ISS 2018 & Dynamic Seating: Enhancing Participation through Movement

Michelle L. Lange, OTR/L, ABDA, ATP/SMS

The International Seating Symposium takes place each March and this year returned to beautiful Vancouver, Canada. I had the privilege to present a pre-symposium half-day course on Dynamic Seating: Enhancing Participation through Movement with Jessica Presperin Pedersen, OTD, MBA, OTR/L, ATP/SMS. We had a full house with participants from around the world interested in Dynamic Seating. In addition to the presented content, we had a significant amount of questions and interaction with the attendees. We also had a variety of dynamic seating products in the room for the attendees to explore at the end of the session.

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A Busy Education Season

Greg Peek

This year the industry compressed all three of our major shows, as well as some smaller ones, into a much tighter time frame.  We started this year’s show season on January 23rd and just ended on March 11th.  We attended:

  • The NuMotion NLC Expo in Houston.
  • The Travis Medical conference in Georgetown, TX with Michelle Lange teaching a class on Dynamic Seating.
  • The NSM sponsored class in Oklahoma City where Michelle Lange and Ginny Paleg each taught classes.
  • The International Seating Symposium (ISS) in Vancouver, British Columbia where Michelle Lange and Jessica Pedersen taught a class on Dynamic Seating.
  • The National Seating and Mobility, NSM Seating Symposium in Orlando.

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Determining Resistance: Head Support

Michelle L. Lange, OTR/L, ABDA, ATP/SMS

This blog is the third in a series on determining the optimal resistance when using dynamic components. The first blog in this series addressed determining resistance in the Dynamic Rocker Back Interface (DRBi) and the second blog addressed finding the optimal resistance when using Dynamic Footrests. In this final blog, we shall turn to the Dynamic Head Support Hardware.

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Dynamic Stories: An Interview with Robert’s Parents

Michelle L. Lange, OTR/L, ABDA, ATP/SMS

Robert is a Dynamic Seating old-timer. This 27 year old man has been using Dynamic Seating for about 10 years now. I had the privilege of speaking with Robert’s parents, Jeffrey and Mary Elizabeth, on the phone recently.

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Clinician Interview: Brain Power!

Michelle L. Lange, OTR/L, ABDA, ATP/SMS

I had the privilege to present with a group of colleagues on Dynamic Seating at the International Seating Symposium last year. One of my co-presenters was Suzanne Eason, OT/L who works at St. Mary’s Home in Virginia. Suzanne is very interested in the impact of movement on brain development. I recently had a conversation with my friend.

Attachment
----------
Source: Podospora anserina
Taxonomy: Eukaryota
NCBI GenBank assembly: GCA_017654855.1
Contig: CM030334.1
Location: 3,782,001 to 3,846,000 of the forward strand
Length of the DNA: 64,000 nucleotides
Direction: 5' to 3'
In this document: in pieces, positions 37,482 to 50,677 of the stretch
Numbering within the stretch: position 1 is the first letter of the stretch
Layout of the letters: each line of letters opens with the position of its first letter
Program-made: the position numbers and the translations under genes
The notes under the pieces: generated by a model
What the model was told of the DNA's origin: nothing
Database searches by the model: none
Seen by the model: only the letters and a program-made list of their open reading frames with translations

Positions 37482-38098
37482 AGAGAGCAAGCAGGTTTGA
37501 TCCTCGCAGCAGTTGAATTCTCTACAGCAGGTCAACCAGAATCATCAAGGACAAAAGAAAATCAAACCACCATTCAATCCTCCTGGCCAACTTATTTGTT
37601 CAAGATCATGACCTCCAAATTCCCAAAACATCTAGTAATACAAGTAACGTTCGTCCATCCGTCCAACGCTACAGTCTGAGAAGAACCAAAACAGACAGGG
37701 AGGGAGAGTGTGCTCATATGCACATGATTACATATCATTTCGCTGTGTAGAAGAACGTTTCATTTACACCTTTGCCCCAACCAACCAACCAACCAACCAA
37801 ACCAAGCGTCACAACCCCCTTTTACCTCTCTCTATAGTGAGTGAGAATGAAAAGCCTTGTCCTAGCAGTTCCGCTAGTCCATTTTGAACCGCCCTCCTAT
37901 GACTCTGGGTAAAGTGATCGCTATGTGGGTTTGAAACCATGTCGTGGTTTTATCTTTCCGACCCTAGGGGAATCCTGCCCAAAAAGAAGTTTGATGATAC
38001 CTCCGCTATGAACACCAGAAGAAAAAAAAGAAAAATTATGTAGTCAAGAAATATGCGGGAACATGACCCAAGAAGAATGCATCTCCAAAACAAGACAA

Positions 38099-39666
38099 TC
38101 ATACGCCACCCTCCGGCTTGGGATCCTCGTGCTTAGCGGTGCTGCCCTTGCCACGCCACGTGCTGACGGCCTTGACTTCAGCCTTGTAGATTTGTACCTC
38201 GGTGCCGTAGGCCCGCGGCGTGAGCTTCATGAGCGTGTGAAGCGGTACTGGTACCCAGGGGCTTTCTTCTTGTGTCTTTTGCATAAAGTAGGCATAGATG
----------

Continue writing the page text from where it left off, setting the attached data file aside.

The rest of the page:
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Peanut Butter and Jelly: Dynamic Footrests and Securing the Feet

Michelle L. Lange, OTR/L, ABDA, ATP/SMS

In a recent blog, we discussed how, just like Bread and Butter, use of a Dynamic Back requires the use of a Pelvic Positioning Belt to maintain the position of the pelvis during movement of the Dynamic Back. Well, just like Peanut Butter and Jelly, use of Dynamic Footrests requires the feet to be secured in order for client forces to activate this dynamic component.

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Bread and Butter: Dynamic Backs and Pelvic Positioning Belts

Michelle L. Lange, OTR/L, ABDA, ATP/SMS

Just like Bread and Butter, Dynamic Backs and Pelvic Positioning Belts go together. Dynamic Backs are designed to allow movement at the pelvis and torso in response to client force and then return the client to a neutral starting position. A key component is the pelvic positioning belt, which is designed to maintain the pelvis in as neutral a position as possible in relation to the seating system. When that seating system moves, the pelvic belt is even more critical in maintaining pelvic position.

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Dynamic Stories: Time to Rock and Not Roll

Michelle L. Lange, OTR/L, ABDA, ATP/SMS

Phillip is a mover and a shaker – literally! This adult with developmental disabilities likes to move. He lives at a residential facility in Delaware. Years of rocking in his manual wheelchairs have left a trail of destruction. He has broken seating systems, mounting hardware, and wheelchair frames as a result of repeated and often strong movements. Phillip is currently using a tilt in space manual wheelchair with a linear back and an off-the-shelf cushion. When he rocks, he tends to move the entire chair across the room, so the staff lock the wheels. The result? He rocks with such force that the solid tires have repeatedly broken where they contact the wheel locks!

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